From: Steve Shaw
Date: 30 Oct 17 - 01:57 PM

I had one flue lined with lightweight concrete thirty years ago. It's great. It's seven inches in diameter. We've left the other one unlined but our heating engineer has passed it as safe for a stove. The risk with Stovax is when you use it in an unswept chimney, as I said. It's OK in swept flues but our sweep told us that it was unnecessary so we stopped using it. No issues!


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Subject: RE: BS: What date is it ok to light an open fire
From: Raedwulf
Date: 30 Oct 17 - 03:15 PM

Well, if you never get a chimney swept... Other than that, I can't imagine falling deposits ever causing a blockage. Mine's about the same width. It was relined when I had the stove installed. The real irritation was the bend just above the hearth. That meant they could only get a 6" liner in, so a 6" liner is what I have all the way up.

The next size up (8") would have meant I could have had a stove with a back boiler and, therefore, radiators... Mind you, I still haven't forgiven the Previous Owners. In a road of 12 30's built council houses, next door is the only one that still has the original fitted Aga. Not just heating! And yes, I can & do cook on the Canterbury stove (sort of). But, oh! For that original Aga!! Bloody vandals... :-/


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Subject: RE: BS: What date is it ok to light an open fire
From: Gallus Moll
Date: 30 Oct 17 - 07:21 PM

The date for my first open fire of the season was - -- Monday 30th October!
It was pure dead Baltic this morning and in fact overnight Sunday so- - the hint of frost in the air and the desire for a woollen jumper were the signals and I duly lit a fire; gorgeous!
(think perhaps changing the clocks so it got dark really early had something to do with it too?)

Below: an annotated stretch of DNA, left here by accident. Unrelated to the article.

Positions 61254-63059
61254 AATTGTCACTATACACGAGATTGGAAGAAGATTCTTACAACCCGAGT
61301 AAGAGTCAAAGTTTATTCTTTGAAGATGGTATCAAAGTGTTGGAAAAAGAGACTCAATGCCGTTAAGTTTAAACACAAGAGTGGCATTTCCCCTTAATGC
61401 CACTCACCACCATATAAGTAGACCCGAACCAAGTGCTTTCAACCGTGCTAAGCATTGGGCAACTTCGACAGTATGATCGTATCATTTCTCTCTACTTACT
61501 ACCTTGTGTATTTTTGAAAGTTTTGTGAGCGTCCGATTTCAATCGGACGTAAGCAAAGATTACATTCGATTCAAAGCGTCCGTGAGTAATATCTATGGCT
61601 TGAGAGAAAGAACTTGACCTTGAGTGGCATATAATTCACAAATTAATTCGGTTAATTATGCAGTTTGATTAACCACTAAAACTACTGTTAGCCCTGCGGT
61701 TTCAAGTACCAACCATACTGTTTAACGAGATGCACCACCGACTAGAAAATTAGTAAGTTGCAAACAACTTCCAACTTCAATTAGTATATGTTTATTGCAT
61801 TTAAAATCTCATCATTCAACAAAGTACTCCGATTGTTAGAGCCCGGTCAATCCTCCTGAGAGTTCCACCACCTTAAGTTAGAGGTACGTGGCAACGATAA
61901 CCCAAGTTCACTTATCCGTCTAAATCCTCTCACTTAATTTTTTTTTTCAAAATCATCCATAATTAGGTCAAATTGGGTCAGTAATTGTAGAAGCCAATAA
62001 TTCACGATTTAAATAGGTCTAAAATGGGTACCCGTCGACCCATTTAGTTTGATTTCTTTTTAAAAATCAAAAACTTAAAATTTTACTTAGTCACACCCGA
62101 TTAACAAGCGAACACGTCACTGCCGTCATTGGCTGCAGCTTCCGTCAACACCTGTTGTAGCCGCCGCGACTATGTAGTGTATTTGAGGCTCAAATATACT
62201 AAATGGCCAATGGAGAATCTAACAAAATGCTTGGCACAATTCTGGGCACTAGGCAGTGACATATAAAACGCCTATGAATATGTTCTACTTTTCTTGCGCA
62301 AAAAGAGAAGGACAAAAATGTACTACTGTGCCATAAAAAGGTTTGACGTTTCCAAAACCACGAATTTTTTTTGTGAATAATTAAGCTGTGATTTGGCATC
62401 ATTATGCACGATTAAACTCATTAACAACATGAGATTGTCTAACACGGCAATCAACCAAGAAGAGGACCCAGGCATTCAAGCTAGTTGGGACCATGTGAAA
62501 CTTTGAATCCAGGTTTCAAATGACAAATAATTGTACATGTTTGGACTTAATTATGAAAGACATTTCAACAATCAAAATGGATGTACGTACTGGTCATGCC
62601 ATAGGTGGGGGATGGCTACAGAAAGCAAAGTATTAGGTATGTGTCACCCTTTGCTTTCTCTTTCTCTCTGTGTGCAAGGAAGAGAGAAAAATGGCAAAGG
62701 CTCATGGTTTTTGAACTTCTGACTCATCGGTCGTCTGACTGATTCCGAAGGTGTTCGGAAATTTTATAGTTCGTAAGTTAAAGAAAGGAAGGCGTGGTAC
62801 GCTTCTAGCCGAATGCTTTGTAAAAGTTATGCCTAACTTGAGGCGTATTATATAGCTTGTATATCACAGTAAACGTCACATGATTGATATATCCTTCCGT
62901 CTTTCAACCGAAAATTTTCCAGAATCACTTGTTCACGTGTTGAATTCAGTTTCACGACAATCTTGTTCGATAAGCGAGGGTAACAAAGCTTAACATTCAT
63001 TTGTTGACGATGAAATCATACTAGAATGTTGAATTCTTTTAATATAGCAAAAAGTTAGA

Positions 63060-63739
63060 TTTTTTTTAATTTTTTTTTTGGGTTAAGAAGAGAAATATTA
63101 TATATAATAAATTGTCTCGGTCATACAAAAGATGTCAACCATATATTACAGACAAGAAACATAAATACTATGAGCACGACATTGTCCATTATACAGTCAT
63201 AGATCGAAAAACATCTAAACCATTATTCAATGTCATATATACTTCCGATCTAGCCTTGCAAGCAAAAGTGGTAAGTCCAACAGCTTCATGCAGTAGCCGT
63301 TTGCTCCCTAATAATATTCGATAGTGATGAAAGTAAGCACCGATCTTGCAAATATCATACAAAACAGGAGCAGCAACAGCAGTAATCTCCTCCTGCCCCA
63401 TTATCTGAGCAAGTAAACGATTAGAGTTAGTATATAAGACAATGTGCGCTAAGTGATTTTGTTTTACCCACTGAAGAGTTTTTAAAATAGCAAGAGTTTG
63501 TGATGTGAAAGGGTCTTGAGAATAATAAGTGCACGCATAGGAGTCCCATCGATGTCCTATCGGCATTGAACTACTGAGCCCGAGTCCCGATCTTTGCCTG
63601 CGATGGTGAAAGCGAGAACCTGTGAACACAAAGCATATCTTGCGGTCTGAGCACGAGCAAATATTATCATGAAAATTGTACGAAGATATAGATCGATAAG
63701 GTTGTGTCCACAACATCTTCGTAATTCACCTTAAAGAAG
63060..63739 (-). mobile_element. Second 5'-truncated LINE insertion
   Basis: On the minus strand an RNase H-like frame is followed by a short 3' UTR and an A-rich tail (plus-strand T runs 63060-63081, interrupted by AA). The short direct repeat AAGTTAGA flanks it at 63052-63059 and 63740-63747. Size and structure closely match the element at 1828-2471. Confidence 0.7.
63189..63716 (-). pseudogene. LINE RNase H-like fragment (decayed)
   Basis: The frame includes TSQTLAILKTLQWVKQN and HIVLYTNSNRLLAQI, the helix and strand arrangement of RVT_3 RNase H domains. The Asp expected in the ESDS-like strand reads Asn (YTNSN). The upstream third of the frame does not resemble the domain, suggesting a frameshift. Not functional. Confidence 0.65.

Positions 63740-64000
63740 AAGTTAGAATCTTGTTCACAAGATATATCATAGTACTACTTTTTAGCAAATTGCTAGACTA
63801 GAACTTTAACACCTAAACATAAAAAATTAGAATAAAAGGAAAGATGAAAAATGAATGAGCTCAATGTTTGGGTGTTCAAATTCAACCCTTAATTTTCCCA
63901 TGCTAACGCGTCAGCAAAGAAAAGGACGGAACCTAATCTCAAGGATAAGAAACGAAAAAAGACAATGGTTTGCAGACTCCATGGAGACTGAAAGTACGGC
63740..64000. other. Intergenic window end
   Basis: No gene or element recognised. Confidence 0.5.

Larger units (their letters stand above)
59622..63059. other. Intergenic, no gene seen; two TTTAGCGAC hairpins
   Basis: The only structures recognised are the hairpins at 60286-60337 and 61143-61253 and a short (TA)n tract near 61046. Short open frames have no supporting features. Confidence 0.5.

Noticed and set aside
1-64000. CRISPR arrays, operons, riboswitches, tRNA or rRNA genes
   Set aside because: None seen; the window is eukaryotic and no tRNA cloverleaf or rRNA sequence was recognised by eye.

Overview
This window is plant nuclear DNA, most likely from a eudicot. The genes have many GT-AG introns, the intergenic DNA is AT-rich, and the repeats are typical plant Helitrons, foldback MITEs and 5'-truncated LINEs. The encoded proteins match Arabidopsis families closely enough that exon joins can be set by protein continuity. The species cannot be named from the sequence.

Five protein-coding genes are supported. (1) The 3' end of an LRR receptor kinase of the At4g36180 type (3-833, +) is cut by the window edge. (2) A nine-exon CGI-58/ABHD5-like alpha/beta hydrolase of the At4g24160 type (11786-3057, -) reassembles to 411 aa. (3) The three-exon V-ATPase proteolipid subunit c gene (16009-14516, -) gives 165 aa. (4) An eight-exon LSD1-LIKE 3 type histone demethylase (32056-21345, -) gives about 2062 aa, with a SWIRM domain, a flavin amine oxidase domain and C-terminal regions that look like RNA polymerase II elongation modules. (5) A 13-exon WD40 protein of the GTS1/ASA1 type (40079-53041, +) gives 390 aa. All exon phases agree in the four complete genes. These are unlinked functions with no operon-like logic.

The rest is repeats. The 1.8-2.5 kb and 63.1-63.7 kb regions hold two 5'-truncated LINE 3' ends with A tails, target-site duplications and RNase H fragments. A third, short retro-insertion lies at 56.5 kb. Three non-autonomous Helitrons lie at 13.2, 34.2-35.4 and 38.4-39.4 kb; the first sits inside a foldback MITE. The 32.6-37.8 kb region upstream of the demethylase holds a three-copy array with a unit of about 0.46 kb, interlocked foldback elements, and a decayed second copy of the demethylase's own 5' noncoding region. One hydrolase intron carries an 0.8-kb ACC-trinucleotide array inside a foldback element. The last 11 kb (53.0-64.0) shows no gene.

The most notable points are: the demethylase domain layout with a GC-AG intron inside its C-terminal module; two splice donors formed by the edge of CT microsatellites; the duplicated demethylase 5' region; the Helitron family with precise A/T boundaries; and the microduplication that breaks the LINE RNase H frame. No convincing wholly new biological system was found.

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Subject: RE: BS: What date is it ok to light an open fire
From: Steve Shaw
Date: 30 Oct 17 - 07:31 PM

Blimey, I'm going back decades now, but I'm sure I read a warning that you should get your chimney swept before using Stovax. Anyway, we burn some wood but mainly Homefire Ovals. If I buy wood (maybe 25 quids'-worth per annum) I buy kiln-dried. If I burn my own wood chopped from the garden, which is by far the most of the wood we burn, it's been dried under cover all summer at least. That's not long enough, I know, but at least it doesn't hiss when I put it on the fire! That's bad...


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Subject: RE: BS: What date is it ok to light an open fire
From: Raedwulf
Date: 31 Oct 17 - 02:25 PM

You might well be right, Steve. I've only been using the stuff for a couple of years; what it was decades ago, you old fogey... ;-) It's supposed to convert 'wet' tar / creosote (and soot) into 'dry' allegedly harmless clinker - easier to sweep & less likely to catch light. The active ingredient is ammonium chloride, for whatever that is worth.

My stove being my central heating & washing drying (no tumble dryer!), and if it's lit I might as well use it for defrosting, (covered) cooking, heating a pan of water instead of using the kettle... I need a ton to a ton & a quarter of wood over-winter. I don't need to be smokeless & prefer to burn wood to coal products, for reasons previously mentioned. And a quick shufti says it's more economic too. I can get 3 builders bags of wood (1/4 - 1/3 of a ton) for ?132, so my winter's fuel costs me in the order of ?150-?200. Whereas it looks like smokeless coal would set me back @ ?320-350, and your Ovals @ ?500 for a METRIC tonne... Short weight. And whilst we'd have to guess about the calorific values of Ovals vs Smokeless vs wood, I will point out that my stove is (if I remember aright) rated at 8.5 KwH for coal, against 9 KwH for wood. I'll stick with wood! ;-)


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Subject: RE: BS: What date is it ok to light an open fire
From: Raedwulf
Date: 31 Oct 17 - 02:26 PM

And I've no idea why the 'cat has decided to convert pound signs into question marks... A hidden Leave / Remain agenda?! :o


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Subject: RE: BS: What date is it ok to light an open fire
From: Bee-dubya-ell
Date: 31 Oct 17 - 04:27 PM